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Acute splenic sequestration in HbSS: observations from the Jamaican birth cohort
  1. Graham Serjeant1,
  2. Karlene Mason2,
  3. Ian Hambleton3,
  4. Beryl Serjeant1
  1. 1 Sickle Cell Trust (Jamaica), The Sickle Cell Trust, Kingston, Jamaica
  2. 2 Faculty of Medical Sciences, University of the West Indies, Kingston, Jamaica
  3. 3 Professor of Biostatistics, The University of the West Indies at Cave Hill, Bridgetown, Saint Michael, Barbados
  1. Correspondence to Professor Graham Serjeant, Sickle Cell Trust (Jamaica), The Sickle Cell Trust, Kingston, Jamaica; grserjeant{at}


Objective To document the prevalence, clinical features, haematology and outcome of acute splenic sequestration (ASS) in homozygous sickle cell disease (HbSS).

Study design A cohort study from birth.

Setting The Medical Research Council Laboratories at the University of the West Indies, Kingston, Jamaica.

Patients 311 cases of HbSS detected during the screening of 100 000 deliveries at the main government maternity hospital between 1973 and 1981.

Interventions Long-term follow-up and free patient care focusing on ASS.

Main outcome measure Acute splenic sequestration.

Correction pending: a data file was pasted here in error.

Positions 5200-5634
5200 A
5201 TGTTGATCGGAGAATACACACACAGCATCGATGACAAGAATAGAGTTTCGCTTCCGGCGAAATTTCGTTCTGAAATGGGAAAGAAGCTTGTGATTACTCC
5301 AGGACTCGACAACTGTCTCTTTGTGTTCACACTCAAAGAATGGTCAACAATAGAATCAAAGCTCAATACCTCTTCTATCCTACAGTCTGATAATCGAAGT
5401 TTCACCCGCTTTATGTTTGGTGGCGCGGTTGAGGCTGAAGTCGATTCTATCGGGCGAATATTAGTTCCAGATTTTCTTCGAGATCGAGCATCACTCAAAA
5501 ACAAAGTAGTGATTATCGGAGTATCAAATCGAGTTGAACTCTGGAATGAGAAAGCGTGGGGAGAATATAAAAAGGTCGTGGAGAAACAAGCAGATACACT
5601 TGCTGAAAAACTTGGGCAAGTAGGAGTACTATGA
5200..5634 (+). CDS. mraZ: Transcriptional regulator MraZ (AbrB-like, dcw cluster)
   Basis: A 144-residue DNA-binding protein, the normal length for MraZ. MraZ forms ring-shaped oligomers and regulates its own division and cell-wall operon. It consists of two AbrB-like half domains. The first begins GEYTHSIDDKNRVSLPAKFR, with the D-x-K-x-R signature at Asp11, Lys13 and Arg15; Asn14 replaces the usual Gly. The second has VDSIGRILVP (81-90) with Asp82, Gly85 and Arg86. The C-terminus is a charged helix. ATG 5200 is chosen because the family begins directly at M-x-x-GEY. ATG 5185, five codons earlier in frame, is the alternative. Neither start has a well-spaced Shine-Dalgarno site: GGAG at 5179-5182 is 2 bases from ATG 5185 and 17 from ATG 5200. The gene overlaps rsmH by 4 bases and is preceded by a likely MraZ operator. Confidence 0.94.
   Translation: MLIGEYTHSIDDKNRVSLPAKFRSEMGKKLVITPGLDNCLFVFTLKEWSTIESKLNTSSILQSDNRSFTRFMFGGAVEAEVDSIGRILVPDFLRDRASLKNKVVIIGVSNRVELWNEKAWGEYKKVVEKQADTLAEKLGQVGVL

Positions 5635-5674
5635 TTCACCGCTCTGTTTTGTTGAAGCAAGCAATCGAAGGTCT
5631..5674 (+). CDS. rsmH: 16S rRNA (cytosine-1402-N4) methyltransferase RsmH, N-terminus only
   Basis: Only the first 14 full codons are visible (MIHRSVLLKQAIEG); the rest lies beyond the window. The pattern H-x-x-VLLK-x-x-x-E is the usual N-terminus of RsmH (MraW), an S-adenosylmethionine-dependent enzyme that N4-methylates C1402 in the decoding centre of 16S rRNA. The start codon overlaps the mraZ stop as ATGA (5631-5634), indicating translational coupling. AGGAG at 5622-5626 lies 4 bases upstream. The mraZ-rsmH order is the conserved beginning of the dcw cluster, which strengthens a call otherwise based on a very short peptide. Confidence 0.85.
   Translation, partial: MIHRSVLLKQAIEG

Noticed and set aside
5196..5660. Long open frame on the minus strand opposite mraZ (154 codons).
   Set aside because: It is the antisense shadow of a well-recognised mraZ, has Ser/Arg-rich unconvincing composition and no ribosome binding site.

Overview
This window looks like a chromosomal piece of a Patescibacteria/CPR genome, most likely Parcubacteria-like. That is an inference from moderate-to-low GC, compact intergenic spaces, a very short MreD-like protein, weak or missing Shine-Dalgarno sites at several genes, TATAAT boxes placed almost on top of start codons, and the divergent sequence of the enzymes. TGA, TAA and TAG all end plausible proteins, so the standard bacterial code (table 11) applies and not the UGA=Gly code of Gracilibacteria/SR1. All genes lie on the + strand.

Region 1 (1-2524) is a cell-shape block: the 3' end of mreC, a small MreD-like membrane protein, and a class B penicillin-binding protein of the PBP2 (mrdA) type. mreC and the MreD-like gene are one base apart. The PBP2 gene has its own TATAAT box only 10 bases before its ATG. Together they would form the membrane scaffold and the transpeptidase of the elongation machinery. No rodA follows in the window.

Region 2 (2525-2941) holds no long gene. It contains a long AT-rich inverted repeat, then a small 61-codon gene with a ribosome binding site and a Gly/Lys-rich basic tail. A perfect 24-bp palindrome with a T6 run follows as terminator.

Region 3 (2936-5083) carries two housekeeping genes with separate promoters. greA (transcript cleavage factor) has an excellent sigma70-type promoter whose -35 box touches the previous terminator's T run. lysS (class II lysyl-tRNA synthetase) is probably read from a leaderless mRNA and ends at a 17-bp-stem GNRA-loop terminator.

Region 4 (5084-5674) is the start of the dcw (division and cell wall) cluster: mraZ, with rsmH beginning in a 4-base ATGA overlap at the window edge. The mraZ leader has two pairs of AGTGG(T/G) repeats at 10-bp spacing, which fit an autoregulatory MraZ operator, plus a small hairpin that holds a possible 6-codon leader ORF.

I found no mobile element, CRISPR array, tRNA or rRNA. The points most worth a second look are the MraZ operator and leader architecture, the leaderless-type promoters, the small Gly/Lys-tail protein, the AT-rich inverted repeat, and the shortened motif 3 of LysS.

Results There were 183 episodes of ASS in 105 patients representing 35% of the cohort. The median age for first event was 1.07 years. During ASS, median values for haemoglobin fell by 32 g/dL, reticulocytes increased by 8% and total nucleated cells increased by 10.5%. ASS recurred in 47 (45%) patients. Conservative therapy in 133 episodes of 85 patients was associated with five deaths and splenectomy in 20 patients with 50 episodes had no deaths. Symptoms were generally non-specific but acute chest syndrome occurred in 17, and blood cultures revealed coagulase negative staphylococci in 5. The ASS case fatality rate was 3.6% and may be higher if autopsy evidence of ASS is included. There was no seasonal pattern but higher levels of fetal haemoglobin predicted patients less prone to ASS and its later occurrence.

Conclusions ASS remains an important cause of morbidity and mortality in HbSS in developing societies. ASS appears to be a non-specific response to many possible risk factors including coagulase negative staphylococci.

  • Child Health
  • Epidemiology
  • Global Health
  • Genetics
  • Paediatrics

Data availability statement

Data are available upon reasonable request.

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Data availability statement

Data are available upon reasonable request.

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  • Contributors GS conceived the cohort study. KM and BES oversaw the laboratory investigations over the last 40+ years. KM and GS maintain contact with the cohort. IRH undertook the statistical analysis. GS is guarantor.

  • Funding The cohort study was funded by the British Medical Research Council during the period 1973-1999 as one of its research units.

  • Competing interests None declared.

  • Provenance and peer review Not commissioned; externally peer reviewed.

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